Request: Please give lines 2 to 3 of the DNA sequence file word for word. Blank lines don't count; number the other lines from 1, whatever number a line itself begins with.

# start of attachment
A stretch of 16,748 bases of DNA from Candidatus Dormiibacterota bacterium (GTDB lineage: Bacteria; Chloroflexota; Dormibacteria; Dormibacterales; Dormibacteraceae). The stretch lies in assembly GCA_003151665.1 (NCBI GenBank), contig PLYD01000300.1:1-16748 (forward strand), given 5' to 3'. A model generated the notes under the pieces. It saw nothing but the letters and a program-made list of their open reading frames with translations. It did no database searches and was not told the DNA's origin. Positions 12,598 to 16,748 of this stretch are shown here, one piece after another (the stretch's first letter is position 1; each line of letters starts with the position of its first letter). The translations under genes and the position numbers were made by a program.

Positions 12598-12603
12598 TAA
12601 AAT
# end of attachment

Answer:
Positions 12598-12603
12598 TAA